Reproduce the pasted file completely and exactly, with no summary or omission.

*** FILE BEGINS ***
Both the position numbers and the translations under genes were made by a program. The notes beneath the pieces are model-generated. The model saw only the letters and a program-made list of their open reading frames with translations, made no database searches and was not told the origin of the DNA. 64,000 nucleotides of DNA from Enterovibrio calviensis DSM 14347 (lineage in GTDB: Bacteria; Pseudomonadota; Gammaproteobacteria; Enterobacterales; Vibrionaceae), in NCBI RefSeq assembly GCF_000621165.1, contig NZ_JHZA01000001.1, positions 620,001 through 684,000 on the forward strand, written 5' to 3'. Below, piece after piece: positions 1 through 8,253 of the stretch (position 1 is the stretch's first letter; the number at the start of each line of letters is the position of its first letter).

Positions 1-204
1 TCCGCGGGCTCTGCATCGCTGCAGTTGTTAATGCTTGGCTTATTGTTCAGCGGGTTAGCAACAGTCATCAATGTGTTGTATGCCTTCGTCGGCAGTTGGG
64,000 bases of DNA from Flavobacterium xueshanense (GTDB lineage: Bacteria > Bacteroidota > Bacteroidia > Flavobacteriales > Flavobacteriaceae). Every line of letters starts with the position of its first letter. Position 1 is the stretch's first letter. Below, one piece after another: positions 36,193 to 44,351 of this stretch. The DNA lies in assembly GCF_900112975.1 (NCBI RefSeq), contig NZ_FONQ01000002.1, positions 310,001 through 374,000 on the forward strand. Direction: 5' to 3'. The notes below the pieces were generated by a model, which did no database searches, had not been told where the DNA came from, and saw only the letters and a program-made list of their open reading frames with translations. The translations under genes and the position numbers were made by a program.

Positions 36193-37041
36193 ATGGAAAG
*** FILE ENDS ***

Both the position numbers and the translations under genes were made by a program. The notes beneath the pieces are model-generated. The model saw only the letters and a program-made list of their open reading frames with translations, made no database searches and was not told the origin of the DNA. 64,000 nucleotides of DNA from Enterovibrio calviensis DSM 14347 (lineage in GTDB: Bacteria; Pseudomonadota; Gammaproteobacteria; Enterobacterales; Vibrionaceae), in NCBI RefSeq assembly GCF_000621165.1, contig NZ_JHZA01000001.1, positions 620,001 through 684,000 on the forward strand, written 5' to 3'. Below, piece after piece: positions 1 through 8,253 of the stretch (position 1 is the stretch's first letter; the number at the start of each line of letters is the position of its first letter).

Positions 1-204
1 TCCGCGGGCTCTGCATCGCTGCAGTTGTTAATGCTTGGCTTATTGTTCAGCGGGTTAGCAACAGTCATCAATGTGTTGTATGCCTTCGTCGGCAGTTGGG
64,000 bases of DNA from Flavobacterium xueshanense (GTDB lineage: Bacteria > Bacteroidota > Bacteroidia > Flavobacteriales > Flavobacteriaceae). Every line of letters starts with the position of its first letter. Position 1 is the stretch's first letter. Below, one piece after another: positions 36,193 to 44,351 of this stretch. The DNA lies in assembly GCF_900112975.1 (NCBI RefSeq), contig NZ_FONQ01000002.1, positions 310,001 through 374,000 on the forward strand. Direction: 5' to 3'. The notes below the pieces were generated by a model, which did no database searches, had not been told where the DNA came from, and saw only the letters and a program-made list of their open reading frames with translations. The translations under genes and the position numbers were made by a program.

Positions 36193-37041
36193 ATGGAAAG